Finally Confirming the Name of My 2nd Great-Grandfather, Refugio Nieto

Nieto Family CrestMy last two blog posts focused on my 2nd great-grandmother Maria Aurelia Compean (1858-1963), and in particular on the discrepancies over her birth year and age. Aurelia immigrated to the U.S. in 1919, with some of her children, from their home state of San Luis Potosi, Mexico. She spent the last 44 years of her life starting anew in Los Angeles County, California. Aurelia, according to U.S. Census records and family recollections, primarily lived at different times with two of her children — her daughter (my great-grandmother) Maria Hermalinda “Nana” Nieto (1887-1973), and her son (my 2nd great-uncle) Juvenal Joseph Nieto (1898-1978).

Aurelia, affectionately referred to as “Little Grandma” was well known by my paternal grandfather and his siblings, and also by my dad and his own cousins. Because Dad went to live with his grandmother (our “Nana”) when he was five years old, he also lived with and grew very close to his Little Grandma, who resided with her daughter Nana at that time. Dad recently shared with me how traumatic it was for him to lose his great-grandmother in 1963. Although I have only just started to make progress on Aurelia’s history, her name has been well known to me despite never having met her.

The name of Aurelia’s husband, however, has been a big mystery. All we have ever known is that his surname was Nieto, and that he died in Mexico before his family immigrated here.

Name Not Known

Dad doesn’t remember ever hearing a first name for his great-grandfather (Little Grandma’s husband). No one in our branch of the Nieto-Robledo family knew his name. Not even Nana’s lone living child (my great-uncle, and Aurelia’s grandson). In a family history questionnaire that I asked my great-uncle to fill out back in 2003, my great-uncle left the name of his maternal grandfather blank (he only filled in the name of his grandmother, Aurelia). The 1963 obituary for Aurelia fails to include my 2nd great-grandfather’s name — he is simply referred to as “her husband.” How does a spouse’s name get left out of an obituary? Aurelia still had living children at that point, who certainly knew their father’s name. Didn’t they realize what sort of frustration this would plunge future generations of family historians into???

Maria Aurelia Compean Scanned Obituary Clipping
Clipped obituary, from family files. Independent. Long Beach, California, United States Of America.

And for years, I have struck out on locating a Mexico marriage record for Aurelia and her husband, or a baptism record for their children Maria and Juvenal.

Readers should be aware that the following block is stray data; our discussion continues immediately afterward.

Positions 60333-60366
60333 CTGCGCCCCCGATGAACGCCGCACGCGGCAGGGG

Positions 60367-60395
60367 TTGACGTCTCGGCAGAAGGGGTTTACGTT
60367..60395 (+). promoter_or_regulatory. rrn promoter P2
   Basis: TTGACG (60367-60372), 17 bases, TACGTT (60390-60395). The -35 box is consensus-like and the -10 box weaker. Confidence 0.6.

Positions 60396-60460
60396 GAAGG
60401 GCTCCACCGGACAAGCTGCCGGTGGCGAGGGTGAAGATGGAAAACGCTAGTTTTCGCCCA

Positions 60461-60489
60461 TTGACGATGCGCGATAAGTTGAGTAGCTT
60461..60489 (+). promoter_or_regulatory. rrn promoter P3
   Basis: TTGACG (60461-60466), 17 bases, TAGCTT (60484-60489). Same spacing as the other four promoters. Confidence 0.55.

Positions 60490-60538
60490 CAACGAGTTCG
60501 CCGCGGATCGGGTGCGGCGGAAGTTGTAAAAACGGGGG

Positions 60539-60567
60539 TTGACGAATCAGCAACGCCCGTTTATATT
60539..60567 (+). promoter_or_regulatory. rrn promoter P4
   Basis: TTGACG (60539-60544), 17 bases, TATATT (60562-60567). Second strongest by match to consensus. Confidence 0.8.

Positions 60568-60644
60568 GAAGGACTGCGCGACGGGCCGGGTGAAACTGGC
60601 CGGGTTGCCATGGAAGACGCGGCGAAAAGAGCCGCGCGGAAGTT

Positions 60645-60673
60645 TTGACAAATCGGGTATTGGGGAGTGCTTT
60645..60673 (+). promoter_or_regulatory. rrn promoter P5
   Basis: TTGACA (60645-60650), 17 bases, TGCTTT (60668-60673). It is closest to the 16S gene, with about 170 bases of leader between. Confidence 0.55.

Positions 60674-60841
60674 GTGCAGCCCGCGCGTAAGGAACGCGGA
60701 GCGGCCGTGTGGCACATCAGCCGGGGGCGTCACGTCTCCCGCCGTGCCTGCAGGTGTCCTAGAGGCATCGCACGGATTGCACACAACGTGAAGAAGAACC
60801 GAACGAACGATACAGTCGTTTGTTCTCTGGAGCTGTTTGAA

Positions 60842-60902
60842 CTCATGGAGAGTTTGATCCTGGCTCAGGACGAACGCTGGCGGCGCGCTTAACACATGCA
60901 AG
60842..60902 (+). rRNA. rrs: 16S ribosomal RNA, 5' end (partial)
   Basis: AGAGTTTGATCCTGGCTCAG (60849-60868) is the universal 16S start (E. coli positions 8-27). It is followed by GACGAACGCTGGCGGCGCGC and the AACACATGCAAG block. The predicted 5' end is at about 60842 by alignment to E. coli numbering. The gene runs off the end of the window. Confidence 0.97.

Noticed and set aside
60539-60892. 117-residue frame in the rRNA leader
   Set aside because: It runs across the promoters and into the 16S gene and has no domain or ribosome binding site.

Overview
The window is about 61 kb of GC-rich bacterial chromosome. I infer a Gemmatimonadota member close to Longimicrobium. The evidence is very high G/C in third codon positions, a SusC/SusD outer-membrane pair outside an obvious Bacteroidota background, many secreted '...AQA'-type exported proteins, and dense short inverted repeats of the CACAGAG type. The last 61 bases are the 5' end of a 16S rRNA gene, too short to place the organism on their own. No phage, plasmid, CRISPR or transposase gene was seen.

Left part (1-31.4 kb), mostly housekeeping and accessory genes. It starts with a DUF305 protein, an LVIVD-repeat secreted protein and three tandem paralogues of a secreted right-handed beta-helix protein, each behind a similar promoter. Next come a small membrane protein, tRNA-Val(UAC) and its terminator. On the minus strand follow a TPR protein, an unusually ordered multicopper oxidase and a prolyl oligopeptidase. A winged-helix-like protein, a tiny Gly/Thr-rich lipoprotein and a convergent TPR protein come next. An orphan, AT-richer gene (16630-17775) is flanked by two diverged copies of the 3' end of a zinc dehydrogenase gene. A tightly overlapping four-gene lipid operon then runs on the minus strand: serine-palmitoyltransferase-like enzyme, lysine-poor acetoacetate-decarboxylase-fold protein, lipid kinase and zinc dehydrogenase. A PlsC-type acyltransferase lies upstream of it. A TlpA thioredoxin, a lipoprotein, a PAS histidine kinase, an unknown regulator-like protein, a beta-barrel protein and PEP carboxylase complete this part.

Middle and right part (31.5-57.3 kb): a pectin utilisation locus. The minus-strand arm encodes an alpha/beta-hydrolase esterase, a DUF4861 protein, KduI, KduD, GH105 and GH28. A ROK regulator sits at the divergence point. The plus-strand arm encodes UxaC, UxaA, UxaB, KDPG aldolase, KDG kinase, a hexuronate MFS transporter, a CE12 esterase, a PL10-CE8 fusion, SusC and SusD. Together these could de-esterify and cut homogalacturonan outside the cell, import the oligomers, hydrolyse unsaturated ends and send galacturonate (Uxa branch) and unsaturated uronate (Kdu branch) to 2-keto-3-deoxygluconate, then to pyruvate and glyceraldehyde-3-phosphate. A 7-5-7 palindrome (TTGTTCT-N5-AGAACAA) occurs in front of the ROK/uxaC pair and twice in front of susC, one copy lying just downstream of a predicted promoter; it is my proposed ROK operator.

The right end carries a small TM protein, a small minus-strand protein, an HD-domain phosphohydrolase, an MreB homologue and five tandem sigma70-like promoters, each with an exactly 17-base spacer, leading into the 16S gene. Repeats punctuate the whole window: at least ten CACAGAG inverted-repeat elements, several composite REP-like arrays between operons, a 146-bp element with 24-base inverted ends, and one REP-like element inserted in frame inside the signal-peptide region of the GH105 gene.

Possibly Raphael

Over the last handful of years, I have come across other grandchildren, grandchildren-in-law, and great-grandchildren of Aurelia who have public trees on Ancestry. Those that identified a spouse for Aurelia recored him with the name Raphael — although no source documents are attached on any of the trees as evidence to support that name.

But, Raphael became  the working name for my 2d great-grandfather, as I kept searching on Ancestry and FamilySearch for records that might substantiate that fact.

Last month, I finally received a copy of my great-grandmother Nana’s 1973 death certificate from Los Angeles County. Noted on her death certificate is the name of her father (Aurelia’s husband)…Raphael Nieto.

The same name in those Ancestry trees. We were starting to get warmer.

Maria Hermalinda Nieto Death Certiificate
Personal data section of the 1973 Los Angeles County death certificate for my great-grandmother, Maria Hermalinda Nieto (married name Robledo).

The death certificate identifies Nana’s second youngest son, my now-deceased uncle Alfred Robledo, as the informant. So Uncle Alfred was most likely the person who provided the names of his mother’s parents. Nana’s father is listed as Raphael Nieto. But the maiden name of Nana’s mother is incorrect. Nana’s mother (Aurelia) is identified with the maiden name Sanchez. It should be Compean. Sanches is Aurelia’s maternal surname (apellido materno), not her paternal surname (apellido paterno) — or what we call a maiden name. Uncle Alfred was clearly not too sure about his grandparents’ names.

I also ordered a copy of Aurelia’s death certificate from Los Angeles County at the same time, however the county sent me a notice that the were unable to locate a death record for her. I had hoped her death certificate would identify a spouse’s name, a name that was hopefully identified by one of Aurelia’s children, who had to know the name of their father.

Possibly Refugio

In that same batch of Los Angeles County vital record requests, I had asked for the 1978 death certificate of my 2nd great-uncle Juvenal, hoping it would provide some clues about Juvenal and Maria’s parents — particularly their father, my 2nd great-grandfather Nieto.